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Antibody tests to simplify coeliac disease diagnosis



By Lilian Anekwe

Two antibody tests for diagnosing coeliac disease have high sensitivity and specificity and could simplify diagnosis say UK and Dutch researchers.

The team led by primary care researchers at the University of Keele reviewed sixteen trials of gastrointestinal symptoms or serum antibody tests to diagnose 6,000 adult patients who presented with non-acute abdominal symptoms.

The performance of abdominal symptoms, such as diarrhoea and constipation, as a diagnostic guide varied widely.

But eight studies found IgA antiendomysial antibody testing had a sensitivity of 90% and a specificity of 99%. Seven studies on IgA antitissue transglutaminase antibody testing showed it had a sensitivity of 89% and a specificity of 98%.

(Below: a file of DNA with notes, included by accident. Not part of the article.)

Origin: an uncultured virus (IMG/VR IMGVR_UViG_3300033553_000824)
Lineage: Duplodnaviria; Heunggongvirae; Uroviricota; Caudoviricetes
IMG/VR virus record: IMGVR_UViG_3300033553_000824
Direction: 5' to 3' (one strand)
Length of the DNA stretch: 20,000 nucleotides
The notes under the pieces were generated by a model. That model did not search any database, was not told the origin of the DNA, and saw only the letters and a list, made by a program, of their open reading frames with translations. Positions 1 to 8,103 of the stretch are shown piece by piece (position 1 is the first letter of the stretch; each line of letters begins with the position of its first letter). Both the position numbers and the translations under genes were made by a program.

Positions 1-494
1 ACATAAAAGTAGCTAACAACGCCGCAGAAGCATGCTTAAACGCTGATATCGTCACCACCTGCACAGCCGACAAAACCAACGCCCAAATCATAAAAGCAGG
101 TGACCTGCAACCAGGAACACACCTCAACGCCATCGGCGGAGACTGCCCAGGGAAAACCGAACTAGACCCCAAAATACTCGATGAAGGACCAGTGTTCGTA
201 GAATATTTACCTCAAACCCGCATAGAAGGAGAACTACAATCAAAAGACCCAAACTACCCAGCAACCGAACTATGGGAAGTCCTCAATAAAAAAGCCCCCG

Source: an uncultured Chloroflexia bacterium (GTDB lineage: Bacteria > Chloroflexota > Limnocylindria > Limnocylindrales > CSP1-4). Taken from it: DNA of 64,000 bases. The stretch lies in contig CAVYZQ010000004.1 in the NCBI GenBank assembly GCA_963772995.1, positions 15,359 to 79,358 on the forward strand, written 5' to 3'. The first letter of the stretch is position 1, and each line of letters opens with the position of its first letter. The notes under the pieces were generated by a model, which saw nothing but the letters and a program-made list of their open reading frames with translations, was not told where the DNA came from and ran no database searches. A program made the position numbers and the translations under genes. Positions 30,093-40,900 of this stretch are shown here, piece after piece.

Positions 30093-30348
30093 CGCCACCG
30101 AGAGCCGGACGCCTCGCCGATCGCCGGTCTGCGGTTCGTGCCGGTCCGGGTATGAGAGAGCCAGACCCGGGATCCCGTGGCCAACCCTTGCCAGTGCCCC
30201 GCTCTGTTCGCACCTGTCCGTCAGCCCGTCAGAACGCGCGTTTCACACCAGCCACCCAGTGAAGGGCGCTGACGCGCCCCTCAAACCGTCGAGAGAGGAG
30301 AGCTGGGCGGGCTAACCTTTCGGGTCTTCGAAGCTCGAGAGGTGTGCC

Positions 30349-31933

Lead author Dr Daniëlle van der Windt, reader in general practice epidemiology at the University of Keele, concluded: ‘In adult patients chronic abdominal symptoms alone are insufficient for diagnosing celiac disease. These antibodies have high sensitivity and specificity.’

JAMA. 2010;303(17):1738-1746

Primary care blood tests ‘useful for coeliac diagnosis’